856 F.2d 399
POSADAS de PUERTO RICO, INC., d/b/a Condado Plaza Hotel,
Allen RADIN, Defendant, Appellant.
POSADAS de SAN JUAN ASSOCIATION, INC., d/b/a El San Juan
Hotel, Plaintiff, Appellee,
Allen RADIN, Defendant, Appellant.
Nos. 87-2029, 88-1031.
United States Court of Appeals,
Heard June 10, 1988.
Decided Sept. 9, 1988.
William L. Rogers with whom Barrett & Rogers, Miami, Fla., was on brief, for appellant.
Daniel Schiffman, New York City, for appellees.
Before BOWNES and BREYER, Circuit Judges, and CAFFREY,* Senior District Judge.
CAFFREY, Senior District Judge.
This appeal is taken from summary judgments entered against the defendant in two separate but factually and legally indistinguishable cases from the District Court in Puerto Rico. The defendant-appellant, Allen Radin, is a Florida resident. The plaintiff-appellees are the owners of two hotels which operate gambling casinos. The hotels are located in Puerto Rico.
While on a trip to Puerto Rico, the appellant applied for and received $15,000 worth of credit from each of the hotels for use in gambling in the casinos. These debts were evidenced by demand notes or "markers" signed by the appellant. In addition to payment of the original debts, the markers obligated the appellant to pay collection expenses in the event he defaulted on the notes, including a liquidated sum representing attorneys' fees. At the time that the hotels extended the credit, the appellant was a debtor in bankruptcy proceedings.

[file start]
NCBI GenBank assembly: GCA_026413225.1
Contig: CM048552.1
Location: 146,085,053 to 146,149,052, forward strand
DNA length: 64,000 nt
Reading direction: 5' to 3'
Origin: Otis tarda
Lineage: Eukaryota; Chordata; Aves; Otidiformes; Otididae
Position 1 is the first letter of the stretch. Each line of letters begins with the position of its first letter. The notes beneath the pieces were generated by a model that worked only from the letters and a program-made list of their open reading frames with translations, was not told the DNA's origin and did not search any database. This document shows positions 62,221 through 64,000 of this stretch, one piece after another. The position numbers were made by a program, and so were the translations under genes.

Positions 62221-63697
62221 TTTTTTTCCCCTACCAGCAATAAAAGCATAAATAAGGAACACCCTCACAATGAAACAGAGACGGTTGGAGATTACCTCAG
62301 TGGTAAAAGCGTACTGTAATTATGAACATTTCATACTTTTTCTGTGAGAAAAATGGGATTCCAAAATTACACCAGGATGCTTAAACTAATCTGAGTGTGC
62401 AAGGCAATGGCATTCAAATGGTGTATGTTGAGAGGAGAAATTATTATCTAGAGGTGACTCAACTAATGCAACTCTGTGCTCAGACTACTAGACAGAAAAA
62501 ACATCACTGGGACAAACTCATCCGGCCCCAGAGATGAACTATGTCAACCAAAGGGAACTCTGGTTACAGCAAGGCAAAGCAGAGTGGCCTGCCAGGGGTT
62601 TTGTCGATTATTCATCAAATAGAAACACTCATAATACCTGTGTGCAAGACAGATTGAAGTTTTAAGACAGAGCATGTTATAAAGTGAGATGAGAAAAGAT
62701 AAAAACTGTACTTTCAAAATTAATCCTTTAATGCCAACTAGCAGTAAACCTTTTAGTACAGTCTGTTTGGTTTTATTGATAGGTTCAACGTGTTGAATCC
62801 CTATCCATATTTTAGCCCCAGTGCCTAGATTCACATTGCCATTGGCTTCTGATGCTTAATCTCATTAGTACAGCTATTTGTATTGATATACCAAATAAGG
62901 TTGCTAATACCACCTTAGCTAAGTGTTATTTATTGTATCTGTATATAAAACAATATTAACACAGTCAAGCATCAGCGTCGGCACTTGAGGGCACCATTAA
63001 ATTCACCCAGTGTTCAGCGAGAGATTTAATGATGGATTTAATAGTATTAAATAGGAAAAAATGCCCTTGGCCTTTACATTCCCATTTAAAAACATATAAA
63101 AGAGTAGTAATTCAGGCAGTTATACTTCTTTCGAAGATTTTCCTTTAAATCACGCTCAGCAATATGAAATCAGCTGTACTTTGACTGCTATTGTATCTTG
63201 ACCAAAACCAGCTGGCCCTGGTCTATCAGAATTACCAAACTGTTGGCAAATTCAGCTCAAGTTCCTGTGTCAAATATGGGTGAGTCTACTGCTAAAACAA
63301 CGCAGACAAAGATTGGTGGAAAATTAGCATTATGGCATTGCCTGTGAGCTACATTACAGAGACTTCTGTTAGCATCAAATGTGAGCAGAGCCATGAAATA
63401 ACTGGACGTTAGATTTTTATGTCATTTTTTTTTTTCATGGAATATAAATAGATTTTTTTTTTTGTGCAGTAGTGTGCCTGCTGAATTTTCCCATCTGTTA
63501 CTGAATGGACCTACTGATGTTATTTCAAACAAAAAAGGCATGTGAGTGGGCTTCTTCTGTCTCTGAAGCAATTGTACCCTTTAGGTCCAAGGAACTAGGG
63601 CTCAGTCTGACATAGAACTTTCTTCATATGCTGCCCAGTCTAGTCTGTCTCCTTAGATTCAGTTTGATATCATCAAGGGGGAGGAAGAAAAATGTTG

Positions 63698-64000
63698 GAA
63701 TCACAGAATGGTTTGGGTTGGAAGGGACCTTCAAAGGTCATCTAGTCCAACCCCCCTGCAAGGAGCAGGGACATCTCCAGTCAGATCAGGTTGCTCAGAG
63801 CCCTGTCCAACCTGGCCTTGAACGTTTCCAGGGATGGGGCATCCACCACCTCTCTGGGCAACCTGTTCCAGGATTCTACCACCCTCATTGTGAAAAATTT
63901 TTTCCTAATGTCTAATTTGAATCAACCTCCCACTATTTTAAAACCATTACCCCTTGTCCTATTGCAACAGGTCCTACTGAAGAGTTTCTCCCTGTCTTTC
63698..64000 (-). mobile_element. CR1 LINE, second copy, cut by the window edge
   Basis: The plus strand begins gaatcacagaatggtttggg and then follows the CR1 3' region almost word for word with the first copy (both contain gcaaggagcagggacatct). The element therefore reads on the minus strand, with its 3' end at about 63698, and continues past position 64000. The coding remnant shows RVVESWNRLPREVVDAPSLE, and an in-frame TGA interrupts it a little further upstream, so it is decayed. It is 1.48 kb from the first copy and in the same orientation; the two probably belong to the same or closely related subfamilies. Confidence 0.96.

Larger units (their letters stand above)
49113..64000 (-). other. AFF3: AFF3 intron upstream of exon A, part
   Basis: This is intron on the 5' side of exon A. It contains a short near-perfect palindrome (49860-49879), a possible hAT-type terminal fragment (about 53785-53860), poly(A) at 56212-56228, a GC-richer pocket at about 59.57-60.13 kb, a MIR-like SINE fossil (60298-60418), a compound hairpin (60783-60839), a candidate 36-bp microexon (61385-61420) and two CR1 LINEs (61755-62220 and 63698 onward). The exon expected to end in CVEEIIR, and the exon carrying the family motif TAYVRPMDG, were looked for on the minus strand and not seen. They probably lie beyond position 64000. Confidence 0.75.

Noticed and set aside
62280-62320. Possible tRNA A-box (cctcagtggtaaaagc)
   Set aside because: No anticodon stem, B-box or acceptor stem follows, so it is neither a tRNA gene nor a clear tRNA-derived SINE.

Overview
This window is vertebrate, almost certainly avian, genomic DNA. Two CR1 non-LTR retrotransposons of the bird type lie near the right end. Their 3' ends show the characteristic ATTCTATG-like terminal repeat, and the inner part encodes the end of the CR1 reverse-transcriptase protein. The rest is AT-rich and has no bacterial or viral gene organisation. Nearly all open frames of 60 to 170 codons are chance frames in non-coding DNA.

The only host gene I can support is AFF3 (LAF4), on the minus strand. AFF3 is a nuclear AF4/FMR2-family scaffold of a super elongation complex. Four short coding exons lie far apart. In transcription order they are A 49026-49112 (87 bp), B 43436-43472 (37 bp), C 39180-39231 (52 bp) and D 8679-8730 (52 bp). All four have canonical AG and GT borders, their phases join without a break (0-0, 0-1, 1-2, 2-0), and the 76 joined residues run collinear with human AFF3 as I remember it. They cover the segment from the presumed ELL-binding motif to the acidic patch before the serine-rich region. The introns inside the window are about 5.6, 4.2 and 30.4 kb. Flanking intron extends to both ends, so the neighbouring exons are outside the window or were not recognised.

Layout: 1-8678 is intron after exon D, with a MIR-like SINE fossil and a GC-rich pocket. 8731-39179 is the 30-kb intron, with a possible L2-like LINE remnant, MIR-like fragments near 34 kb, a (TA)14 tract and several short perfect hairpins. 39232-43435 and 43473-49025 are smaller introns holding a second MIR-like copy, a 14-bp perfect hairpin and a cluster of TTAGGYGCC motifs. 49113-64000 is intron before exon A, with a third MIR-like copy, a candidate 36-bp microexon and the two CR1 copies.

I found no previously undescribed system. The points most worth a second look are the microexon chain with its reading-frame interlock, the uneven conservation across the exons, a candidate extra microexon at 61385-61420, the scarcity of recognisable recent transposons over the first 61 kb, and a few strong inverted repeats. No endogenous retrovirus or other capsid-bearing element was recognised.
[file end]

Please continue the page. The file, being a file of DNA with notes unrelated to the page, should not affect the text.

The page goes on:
After the appellant proved unsuccessful at the gaming tables, the hotels demanded payment of the markers. When payment was not forthcoming, each brought an action in the District Court. The appellees moved for summary judgments, presenting evidence of the debts and the unsuccessful demands for payment. In opposition to these motions, the appellant filed his own affidavit which he claims raised genuine issues for trial as to certain of his defenses to the debts. The trial judges granted the summary judgment motions and denied the appellant's later motions for reconsideration. Mr. Radin now appeals, claiming that he was entitled to an opportunity to present evidence and, therefore, the hotels' motions should have been denied. Specifically, the appellant insists that genuine issues of fact exist concerning whether he is entitled to a reduction of his debts as permitted by the Civil Code of Puerto Rico and concerning whether he executed the markers under duress.